Tropical storm could suspend oil clean up operations.
All eyes are on Tropical Storm Alex as it inches towards the Gulf of Mexico.
Alex is forecast to take a westward track toward Mexico or south Texas, avoiding a direct hit on the area affected by the oil spill, but the storm will kick up wind and waves making cleanup efforts more difficult.
Alex is the first storm of what is predicted to be a very active hurricane season, and officials are watching the track carefully.
If Alex or any other storm approaches the Deepwater Horizon spill site officials will stop the cleanup process five days before gale force winds would hit.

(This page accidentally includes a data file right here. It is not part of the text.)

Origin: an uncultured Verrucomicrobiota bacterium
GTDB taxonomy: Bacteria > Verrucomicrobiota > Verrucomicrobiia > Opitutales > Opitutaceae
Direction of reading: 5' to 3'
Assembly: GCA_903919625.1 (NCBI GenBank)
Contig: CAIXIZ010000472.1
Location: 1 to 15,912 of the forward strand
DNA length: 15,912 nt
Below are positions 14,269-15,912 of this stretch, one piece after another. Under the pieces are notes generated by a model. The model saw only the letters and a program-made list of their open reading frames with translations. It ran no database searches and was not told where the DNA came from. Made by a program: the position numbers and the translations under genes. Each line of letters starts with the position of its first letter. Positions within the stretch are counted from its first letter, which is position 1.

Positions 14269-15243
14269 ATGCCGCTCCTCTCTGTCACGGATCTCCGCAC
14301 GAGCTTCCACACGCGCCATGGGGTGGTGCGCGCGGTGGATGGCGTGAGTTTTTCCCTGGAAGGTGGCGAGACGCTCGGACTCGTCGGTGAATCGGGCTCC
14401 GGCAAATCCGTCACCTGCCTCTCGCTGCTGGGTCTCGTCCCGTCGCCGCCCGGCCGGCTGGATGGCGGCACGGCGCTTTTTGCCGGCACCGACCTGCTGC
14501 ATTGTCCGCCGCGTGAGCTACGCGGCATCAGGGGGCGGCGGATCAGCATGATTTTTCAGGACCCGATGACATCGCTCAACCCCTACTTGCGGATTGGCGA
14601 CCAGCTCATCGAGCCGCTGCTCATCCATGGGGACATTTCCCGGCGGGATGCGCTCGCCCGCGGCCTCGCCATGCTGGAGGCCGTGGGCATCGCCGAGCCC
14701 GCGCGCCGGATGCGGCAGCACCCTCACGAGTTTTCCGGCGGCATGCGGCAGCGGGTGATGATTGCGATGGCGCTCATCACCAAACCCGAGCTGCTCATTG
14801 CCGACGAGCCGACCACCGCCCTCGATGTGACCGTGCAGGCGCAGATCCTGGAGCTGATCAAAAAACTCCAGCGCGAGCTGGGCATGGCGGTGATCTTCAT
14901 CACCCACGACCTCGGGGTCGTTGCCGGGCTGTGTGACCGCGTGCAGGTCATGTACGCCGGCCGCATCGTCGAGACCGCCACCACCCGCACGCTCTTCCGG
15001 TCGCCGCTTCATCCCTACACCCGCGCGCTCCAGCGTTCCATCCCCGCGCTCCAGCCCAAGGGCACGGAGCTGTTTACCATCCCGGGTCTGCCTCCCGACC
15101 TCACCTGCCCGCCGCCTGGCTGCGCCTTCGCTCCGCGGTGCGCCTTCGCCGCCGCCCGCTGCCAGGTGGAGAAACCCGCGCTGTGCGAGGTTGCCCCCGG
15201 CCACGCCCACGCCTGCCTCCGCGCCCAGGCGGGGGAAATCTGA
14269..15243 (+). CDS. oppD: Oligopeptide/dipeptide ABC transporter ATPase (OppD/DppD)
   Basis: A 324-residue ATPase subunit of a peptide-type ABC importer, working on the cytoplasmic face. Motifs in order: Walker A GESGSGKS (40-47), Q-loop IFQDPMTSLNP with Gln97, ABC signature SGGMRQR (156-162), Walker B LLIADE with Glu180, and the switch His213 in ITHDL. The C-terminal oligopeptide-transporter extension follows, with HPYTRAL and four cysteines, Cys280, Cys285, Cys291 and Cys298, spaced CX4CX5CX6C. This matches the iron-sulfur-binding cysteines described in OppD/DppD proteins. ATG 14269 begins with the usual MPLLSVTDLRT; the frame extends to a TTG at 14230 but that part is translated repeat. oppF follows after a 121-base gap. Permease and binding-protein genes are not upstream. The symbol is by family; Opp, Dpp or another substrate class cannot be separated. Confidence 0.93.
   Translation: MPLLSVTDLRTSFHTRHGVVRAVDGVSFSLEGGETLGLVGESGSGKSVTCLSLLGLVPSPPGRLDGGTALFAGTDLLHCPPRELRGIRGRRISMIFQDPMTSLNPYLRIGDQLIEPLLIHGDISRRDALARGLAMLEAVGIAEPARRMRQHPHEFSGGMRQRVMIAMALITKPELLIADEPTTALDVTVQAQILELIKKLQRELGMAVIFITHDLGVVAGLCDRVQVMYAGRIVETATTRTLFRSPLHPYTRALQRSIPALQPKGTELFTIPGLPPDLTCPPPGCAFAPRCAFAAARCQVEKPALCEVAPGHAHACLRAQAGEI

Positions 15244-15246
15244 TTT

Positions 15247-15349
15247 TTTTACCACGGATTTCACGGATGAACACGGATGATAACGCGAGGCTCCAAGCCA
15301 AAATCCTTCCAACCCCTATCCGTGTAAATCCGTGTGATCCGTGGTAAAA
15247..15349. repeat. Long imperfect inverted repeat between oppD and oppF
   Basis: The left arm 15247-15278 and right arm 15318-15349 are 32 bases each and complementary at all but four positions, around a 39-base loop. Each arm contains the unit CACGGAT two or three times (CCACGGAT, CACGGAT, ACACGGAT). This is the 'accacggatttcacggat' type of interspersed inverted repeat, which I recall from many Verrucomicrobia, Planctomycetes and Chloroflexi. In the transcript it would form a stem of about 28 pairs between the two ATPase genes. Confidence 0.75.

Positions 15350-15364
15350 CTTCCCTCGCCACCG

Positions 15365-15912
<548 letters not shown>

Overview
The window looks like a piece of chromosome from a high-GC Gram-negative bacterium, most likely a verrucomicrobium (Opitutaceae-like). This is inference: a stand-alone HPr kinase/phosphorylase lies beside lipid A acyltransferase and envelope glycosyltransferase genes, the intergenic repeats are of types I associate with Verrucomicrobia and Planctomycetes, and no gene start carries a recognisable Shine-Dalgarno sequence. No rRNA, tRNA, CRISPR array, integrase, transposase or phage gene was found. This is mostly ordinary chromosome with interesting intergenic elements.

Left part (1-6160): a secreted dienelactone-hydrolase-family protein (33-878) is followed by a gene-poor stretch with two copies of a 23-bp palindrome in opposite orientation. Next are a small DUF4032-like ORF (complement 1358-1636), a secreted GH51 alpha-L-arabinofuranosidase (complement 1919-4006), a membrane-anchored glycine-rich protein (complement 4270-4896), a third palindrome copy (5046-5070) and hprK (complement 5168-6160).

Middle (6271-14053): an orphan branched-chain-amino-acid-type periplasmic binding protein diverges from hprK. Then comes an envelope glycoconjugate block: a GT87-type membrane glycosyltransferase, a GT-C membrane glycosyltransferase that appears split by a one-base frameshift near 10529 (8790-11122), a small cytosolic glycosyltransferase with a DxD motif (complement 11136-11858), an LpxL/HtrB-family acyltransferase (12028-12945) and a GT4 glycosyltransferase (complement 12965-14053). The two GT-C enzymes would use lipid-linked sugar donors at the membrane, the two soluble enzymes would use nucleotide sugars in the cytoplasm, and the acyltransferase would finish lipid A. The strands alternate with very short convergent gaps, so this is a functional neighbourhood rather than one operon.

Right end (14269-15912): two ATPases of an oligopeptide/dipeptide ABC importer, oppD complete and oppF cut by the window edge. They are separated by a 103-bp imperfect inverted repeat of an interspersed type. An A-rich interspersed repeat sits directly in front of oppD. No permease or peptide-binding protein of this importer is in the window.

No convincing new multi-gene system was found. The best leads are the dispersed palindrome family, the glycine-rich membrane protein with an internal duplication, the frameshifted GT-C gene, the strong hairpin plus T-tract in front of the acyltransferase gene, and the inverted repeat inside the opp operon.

38,000 workers and 6,000 vessels would all need time to move to safety.
Such an evacuation would mean unhooking the containment dome and halting relief well drilling, moves that would leave oil flowing freely into the gulf for up to two weeks.
For now, work to stop the oil is on track.
One of the relief wells has penetrated 12,000 feet and has made the turn to intercept the bad well.
It should be completed sometime in August.
Meanwhile, back on shore it's an around the clock effort.
Heavy equipment is in place so are crews are working day and night to cleanup Pensacola's normally pristine beach.
The costs are mounting.
BP says its tab for cleanup and claims has now reached $100 million dollars per day.